Megan Gustafson, Kennedy Burke cut by Dallas Wings as team finalizes roster

Iowa forward Megan Gustafson boxes out on a rebound in an Elite Eight game vs. Baylor on April 1, 2019 in Greensboro, N.C. (Mitchell Northam / High Post Hoops)
Iowa forward Megan Gustafson boxes out on a rebound in an Elite Eight game vs. Baylor on April 1, 2019 in Greensboro, N.C. (Mitchell Northam / High Post Hoops) /

Arguably the best player from the 2019 women’s college basketball season will not begin her rookie WNBA campaign with the team that drafted her.

The Dallas Wings announced late Wednesday night that they had waived Megan Gustafson, the No. 17 overall pick from this year’s draft. The Wings also waived No. 22 overall pick Kennedy Burke.

Gustafson, a 6’3 lefty who excelled in college in scoring at will from almost anywhere in the paint, led Iowa to an Elite Eight appearance this past season while averaging an NCAA-leading 27.8 points per-game. Gustafson was also third in the nation in rebounding, averaging 13.8 boards per-game.

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She was essentially the unanimous Player of the Year, winning the Naismith, AP, ESPNW and USBWA editions of the award. She also claimed the Lisa Leslie Award and the Big Ten Player of the Year award. Just last month, the University of Iowa retired her No. 10 jersey.

But the WNBA is a bit different than the college game. And with only 12 teams, its highly coveted roster spots are only reserved for the best of the best. Wings head coach Brian Agler talked about what it takes to make it in the WNBA in a recent interview with High Post Hoops.

“Megan had a tremendous college career. Her ability to carry over and rebound and finish at the rim and defend in the lane is really going to determine her ability to play in this league. We’ll see how it all plays out,” Agler said last week. “This is a tough league to make… It takes a specific type of hunger, a specific type of skill set and a specific type of athleticism.”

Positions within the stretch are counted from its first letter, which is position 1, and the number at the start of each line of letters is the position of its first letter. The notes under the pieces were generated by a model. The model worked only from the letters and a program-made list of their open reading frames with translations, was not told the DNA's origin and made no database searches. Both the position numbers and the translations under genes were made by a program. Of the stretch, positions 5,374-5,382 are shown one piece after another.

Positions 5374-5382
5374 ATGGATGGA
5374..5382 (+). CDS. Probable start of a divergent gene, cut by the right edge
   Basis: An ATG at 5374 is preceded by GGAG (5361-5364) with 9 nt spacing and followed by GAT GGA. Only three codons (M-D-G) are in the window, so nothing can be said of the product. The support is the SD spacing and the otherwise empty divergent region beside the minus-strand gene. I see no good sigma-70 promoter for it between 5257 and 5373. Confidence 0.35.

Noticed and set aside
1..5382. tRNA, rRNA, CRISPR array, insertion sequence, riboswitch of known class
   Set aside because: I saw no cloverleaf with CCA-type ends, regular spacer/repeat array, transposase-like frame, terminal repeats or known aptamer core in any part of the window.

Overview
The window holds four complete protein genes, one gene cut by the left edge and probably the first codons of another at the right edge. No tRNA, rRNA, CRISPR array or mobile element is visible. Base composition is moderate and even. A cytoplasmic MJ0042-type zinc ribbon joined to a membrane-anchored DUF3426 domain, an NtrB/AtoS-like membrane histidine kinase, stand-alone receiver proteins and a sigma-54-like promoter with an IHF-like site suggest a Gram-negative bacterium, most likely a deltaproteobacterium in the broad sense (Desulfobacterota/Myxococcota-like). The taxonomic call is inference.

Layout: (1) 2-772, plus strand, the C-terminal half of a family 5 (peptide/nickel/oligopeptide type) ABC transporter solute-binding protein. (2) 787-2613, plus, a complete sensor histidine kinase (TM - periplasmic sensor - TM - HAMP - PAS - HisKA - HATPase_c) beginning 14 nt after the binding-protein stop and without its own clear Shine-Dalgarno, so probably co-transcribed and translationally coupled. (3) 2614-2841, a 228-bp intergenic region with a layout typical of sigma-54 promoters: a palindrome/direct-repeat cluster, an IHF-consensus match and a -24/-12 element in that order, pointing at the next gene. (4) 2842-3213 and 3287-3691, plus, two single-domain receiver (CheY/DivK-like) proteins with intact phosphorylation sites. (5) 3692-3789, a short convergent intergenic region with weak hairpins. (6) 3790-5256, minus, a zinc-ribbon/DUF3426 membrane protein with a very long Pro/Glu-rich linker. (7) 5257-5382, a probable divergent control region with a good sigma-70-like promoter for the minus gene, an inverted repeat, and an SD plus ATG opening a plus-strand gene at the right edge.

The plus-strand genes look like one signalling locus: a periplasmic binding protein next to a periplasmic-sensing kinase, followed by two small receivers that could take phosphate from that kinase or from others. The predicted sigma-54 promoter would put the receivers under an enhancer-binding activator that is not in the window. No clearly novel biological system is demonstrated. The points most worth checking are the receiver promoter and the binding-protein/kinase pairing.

Gustafson saw action in all three of the Wings’ preseason games, but played just a total of 33 minutes. Over that time, she grabbed seven rebounds, dished out two assists and scored eight points on 2-of-8 shooting from the floor.

Between getting drafted and the end of the preseason, Gustafson’s chances of making the Wings’ final roster may have dwindled a bit due to some trades the team made. The Wings acquired 6’3 Isabelle Harrison in the deal that sent unhappy superstar Liz Cambage to Las Vegas, and then landed the versatile 6’7 rim protector Imani McGee-Stafford in a deal with the Atlanta Dream.

Despite Gustafson getting cut from the Wings, she impressed her teammates with her hustle, skill and commitment to getting better.

“Megan works extremely, extremely hard,” Wings guard Tayler Hill said. “She runs the floor really well and she’s a great back-to-the-bucket post player. In our league nowadays, you don’t see a bunch of that. But she can also stretch the floor.”

Burke, a 6-foot-1 guard, played at UCLA where she averaged 15.4 points and 6.2 rebounds per-game as a senior, while also being named to All-Pac-12 Defensive First Team. Burke helped the Bruins advance to the Sweet 16 this past season, where they fell to UConn. Burke played 60 minutes across the Wings’ trio of preseason contests, tallying 31 points on 11-of-25 shooting, six rebounds, three assists, three steals and three blocks.

By cutting Gustafson and Burke, the Dallas roster is now finalized for the regular season. The Wings also moved Moriah Jefferson — who was also acquired in the Cambage trade — to the temporarily suspended list.

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